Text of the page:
Nothing delusional about it. If I succeed in my chosen career path, I will have the opportunity to make millions of dollars per year. That is nice, but the other part is better: to be responsible for directing the fortunes of a company that has massive cultural and economic impact. That is a major responsibility, but the opportunity to change people's lives is very real.Isn't it fun to be delusional?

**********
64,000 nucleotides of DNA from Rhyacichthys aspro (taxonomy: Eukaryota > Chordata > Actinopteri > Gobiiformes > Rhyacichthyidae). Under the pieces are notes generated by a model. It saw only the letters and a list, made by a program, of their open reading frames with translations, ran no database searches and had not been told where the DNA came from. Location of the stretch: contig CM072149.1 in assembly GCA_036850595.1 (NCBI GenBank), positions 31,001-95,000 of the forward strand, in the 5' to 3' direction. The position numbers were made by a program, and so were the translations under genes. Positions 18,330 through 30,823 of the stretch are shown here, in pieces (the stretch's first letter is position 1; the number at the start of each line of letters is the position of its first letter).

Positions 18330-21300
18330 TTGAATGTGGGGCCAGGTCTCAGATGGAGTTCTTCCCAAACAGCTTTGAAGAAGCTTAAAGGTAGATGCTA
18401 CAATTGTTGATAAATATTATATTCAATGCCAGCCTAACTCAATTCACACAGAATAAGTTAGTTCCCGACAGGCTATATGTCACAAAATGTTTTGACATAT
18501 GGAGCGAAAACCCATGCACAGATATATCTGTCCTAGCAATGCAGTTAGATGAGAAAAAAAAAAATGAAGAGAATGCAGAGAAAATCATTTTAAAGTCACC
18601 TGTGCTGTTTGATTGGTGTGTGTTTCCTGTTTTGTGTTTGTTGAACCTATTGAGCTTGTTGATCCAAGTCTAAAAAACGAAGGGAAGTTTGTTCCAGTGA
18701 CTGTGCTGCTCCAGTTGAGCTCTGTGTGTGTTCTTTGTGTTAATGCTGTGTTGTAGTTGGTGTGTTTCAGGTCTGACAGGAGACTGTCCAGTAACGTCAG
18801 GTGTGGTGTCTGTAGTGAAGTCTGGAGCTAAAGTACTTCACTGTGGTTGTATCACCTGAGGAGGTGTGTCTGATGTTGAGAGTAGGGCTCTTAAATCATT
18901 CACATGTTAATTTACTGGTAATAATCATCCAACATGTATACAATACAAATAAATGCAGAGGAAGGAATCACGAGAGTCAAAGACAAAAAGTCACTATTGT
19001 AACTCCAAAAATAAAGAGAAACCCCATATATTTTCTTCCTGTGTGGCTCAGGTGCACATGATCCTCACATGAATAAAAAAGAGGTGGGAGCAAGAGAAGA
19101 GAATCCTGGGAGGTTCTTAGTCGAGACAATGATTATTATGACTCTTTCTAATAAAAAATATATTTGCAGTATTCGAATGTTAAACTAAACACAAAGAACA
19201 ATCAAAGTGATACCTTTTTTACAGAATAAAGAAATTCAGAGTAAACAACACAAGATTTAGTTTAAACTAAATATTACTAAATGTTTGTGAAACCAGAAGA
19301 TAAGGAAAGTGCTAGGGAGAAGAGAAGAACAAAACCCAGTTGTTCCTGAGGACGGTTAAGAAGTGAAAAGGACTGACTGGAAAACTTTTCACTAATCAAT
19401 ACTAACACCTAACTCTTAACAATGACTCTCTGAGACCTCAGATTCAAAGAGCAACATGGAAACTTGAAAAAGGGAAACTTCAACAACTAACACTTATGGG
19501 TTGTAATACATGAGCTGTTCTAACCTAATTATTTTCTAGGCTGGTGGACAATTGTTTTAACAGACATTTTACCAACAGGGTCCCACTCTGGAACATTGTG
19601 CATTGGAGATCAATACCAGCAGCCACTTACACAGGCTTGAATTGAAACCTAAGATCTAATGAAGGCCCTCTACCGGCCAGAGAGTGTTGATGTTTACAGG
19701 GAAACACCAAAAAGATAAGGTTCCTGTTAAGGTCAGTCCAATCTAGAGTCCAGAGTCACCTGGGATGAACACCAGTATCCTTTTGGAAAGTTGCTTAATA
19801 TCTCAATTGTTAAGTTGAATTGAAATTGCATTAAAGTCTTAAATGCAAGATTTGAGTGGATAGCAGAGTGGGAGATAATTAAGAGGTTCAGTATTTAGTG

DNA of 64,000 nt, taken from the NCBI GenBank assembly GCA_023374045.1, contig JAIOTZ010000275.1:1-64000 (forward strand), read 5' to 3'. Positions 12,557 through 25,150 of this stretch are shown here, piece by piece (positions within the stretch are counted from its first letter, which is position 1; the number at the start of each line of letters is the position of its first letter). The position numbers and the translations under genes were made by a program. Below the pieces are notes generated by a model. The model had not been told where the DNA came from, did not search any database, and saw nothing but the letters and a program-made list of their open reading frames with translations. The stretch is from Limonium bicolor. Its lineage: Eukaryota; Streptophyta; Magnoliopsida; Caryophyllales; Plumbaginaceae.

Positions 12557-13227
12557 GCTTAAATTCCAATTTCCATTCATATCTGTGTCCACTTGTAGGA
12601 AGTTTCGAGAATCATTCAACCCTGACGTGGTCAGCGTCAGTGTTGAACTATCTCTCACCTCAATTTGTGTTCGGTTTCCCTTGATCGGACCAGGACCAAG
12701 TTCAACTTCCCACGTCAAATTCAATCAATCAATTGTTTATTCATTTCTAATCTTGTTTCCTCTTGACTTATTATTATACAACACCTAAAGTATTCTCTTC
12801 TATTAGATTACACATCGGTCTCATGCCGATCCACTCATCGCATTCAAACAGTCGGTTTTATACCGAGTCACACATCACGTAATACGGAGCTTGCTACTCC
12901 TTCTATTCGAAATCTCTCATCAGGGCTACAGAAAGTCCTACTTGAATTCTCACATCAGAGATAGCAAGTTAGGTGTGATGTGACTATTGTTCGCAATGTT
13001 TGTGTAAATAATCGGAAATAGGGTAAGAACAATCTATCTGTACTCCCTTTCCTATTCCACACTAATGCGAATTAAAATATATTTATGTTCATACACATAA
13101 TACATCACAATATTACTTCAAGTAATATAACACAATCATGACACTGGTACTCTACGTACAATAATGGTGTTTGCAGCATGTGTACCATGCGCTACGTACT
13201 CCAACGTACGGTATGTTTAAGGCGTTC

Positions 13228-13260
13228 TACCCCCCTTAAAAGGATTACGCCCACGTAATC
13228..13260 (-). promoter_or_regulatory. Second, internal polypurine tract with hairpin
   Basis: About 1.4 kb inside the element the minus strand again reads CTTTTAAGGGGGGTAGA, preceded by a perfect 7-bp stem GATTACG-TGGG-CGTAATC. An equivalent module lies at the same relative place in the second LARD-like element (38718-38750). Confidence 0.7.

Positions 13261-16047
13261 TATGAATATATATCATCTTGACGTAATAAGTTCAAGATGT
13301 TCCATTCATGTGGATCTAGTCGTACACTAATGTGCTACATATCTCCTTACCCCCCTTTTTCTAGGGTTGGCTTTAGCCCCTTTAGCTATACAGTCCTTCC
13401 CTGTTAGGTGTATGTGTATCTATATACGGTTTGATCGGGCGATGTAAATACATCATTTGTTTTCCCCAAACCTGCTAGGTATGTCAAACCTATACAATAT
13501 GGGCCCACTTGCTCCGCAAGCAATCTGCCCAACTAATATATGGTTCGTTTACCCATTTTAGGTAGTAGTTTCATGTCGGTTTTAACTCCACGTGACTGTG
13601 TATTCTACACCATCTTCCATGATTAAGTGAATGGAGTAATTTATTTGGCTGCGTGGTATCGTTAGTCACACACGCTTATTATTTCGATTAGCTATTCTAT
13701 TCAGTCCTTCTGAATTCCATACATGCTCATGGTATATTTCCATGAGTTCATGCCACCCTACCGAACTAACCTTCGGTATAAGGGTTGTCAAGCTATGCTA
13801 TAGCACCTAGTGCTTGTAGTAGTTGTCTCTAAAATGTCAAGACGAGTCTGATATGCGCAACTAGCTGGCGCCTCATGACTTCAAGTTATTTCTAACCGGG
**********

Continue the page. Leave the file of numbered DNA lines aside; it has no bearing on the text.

No, I am assume you are ignorant because you assume to know what you are talking about when you do not. I don't give a crap where you live. You don't know me, so don't make idiotic blanket assumptions. I've traveled outside of the United States on several occasions. I have friends of different races and nationalities and sexual orientations. I've attended a community college, a state university, and an Ivy League school. I appreciate that I have had amazing opportunities in life, but I wasn't born with a silver spoon in my mouth. I had a full academic scholarship to a private high school, I had high SAT scores and grades and a mother who worked in a university health system, so I was able to study under world-class professors. I don't live in a bubble, and I resent that implication.Oh, so you assume that because I live in West Virginia and am currently enrolled in university that I've never been anywhere? I'm 32 years old and I've traveled quite a bit. I've lived in Southern California, you know, and one of the primary things I noticed there is a cultural determination to believe that they are the center of the universe, which permeates out into the rest of America to be sure, but it's so intensified there as to be nauseating.